Tag Archives: New Scientist

Fred Pearce is *still* a rubbish journalist

Image courtesy of Flickr user urbangarden

When last we left Pearce, he was enthusiastically attempting mouth-to-mouth resuscitation on the vile, rotting corpse of He said; She said “journalism” that has long wreaked havoc on public understanding of climate.

Checking in, we now find Pearce has sunk to just making statements up and attributing them to people without their knowledge or consent. Specifically NASA GISS researcher (and RealClimate blogger) Gavin Schmidt. As Schmidt has written to New Scientist:

In the piece entitled “Climate sceptics and scientists attempt peace deal” Fred Pearce includes a statement about me that is patently untrue.

“But the leaders of mainstream climate science turned down the gig, including NASA’s Gavin Schmidt, who said the science was settled so there was nothing to discuss.”

This is completely made up. My decision not to accept the invitation to this meeting was based entirely on the organiser’s initial diagnosis of the cause of the ‘conflict’ in the climate change debate. I quote from their introductory letter:

“At this stage we are planning to have a workshop where the main scientific issues can be discussed, so that some clarity on points of agreement and disagreement might be reached. We would try to stay off the policy issues, and will also exclude personal arguments.

The issues we have in mind are Medieval Warm Period, ice, climate sensitivity, and temperature data. We would hope to have smaller groups discussing these in some detail, hopefully with scientists who are very familiar with the technical issues to lead the discussion.”

Since, in my opinion, the causes of conflict in the climate change debate relate almost entirely to politics and not the MWP, climate sensitivity or ‘ice’, dismissing this from any discussion did not seem likely to be to help foster any reconciliation.

At no point did I declare that the ‘science was settled’ and that there was nothing to discuss. Indeed, I am on record as saying the exact opposite: http://www.realclimate.org/index.php/archives/2009/12/unsettled-science/

Pearce might well note that even I am included in the “spectrum” that “disagree[s] with Schmidt”!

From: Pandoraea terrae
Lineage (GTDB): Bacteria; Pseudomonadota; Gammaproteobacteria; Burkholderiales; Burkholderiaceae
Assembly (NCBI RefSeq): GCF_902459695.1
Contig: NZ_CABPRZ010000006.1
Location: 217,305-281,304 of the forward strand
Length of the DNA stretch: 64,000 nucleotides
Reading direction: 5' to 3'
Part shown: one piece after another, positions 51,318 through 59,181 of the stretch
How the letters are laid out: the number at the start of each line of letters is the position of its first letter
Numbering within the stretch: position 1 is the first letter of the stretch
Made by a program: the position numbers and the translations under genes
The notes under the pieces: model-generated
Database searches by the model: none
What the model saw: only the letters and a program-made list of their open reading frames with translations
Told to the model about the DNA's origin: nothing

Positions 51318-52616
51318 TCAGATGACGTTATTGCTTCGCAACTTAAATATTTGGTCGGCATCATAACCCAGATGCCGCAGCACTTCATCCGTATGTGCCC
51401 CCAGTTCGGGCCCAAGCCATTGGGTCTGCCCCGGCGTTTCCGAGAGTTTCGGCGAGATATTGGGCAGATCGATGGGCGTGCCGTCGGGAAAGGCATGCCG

Fred Pearce did not interview me for this piece. I should like to request that in future, if my views are of interest, that he (or anyone else) should actually ask me directly. I am not hard to contact.

Yours respectfully,

Gavin Schmidt

PS. I am not a ‘leader of mainstream climate science’ either.

I’d ask whether New Scientist wants this kind of indefensible behavior associated with their brand, but clearly they’ve given Pearce free reign to troll for page views however he sees fit.

Pearce should be ashamed of himself.

Fred Pearce is a rubbish journalist

If anyone needs evidence that the “reporting” crutch of He Said, She Said is still being employed by stenographers masquerading as journalists, here’s Fred Pearce in New Scientist.

No serious effort is made to inform the reader which of the parties is actually supported by reality. Note the weasel wording and false balance throughout, e.g.: “some of the researchers involved take issue with a suggestion that greenhouse gases are not primarily responsible for global warming”; “Foster’s team concludes… But de Freitas says”; “The vitriol continues”; etc. It’s a stereotypical example of the “on the one hand, on the other” style that has so distorted the public’s understanding of the issue of anthropogenic climate change.

It’s 2010, FFS. This article should be held up as a model for how reporting should not be done.

Of course, this is hardly the first time Pearce has done crap reporting, though it should be noted he’s an equal opportunity offender.

  • Boykoff, M.T. and Boykoff, J.M., 2004: Balance as bias: global warming and the US prestige press. Global Environ Chang., 14 125–136 doi:10.1016/j.gloenvcha.2003.10.001
  • Foster, G., J.D. Annan, P.D. Jones, M.E. Mann, B. Mullan, J. Renwick, J. Salinger, G.A. Schmidt, and K.E. Trenberth, 2010: Comment on “Influence of the Southern Oscillation on tropospheric temperature” by J.D. McLean, C.R. de Freitas, and R.M. Carter. J. Geophys. Res., 115, D09110, doi:10.1029/2009JD012960.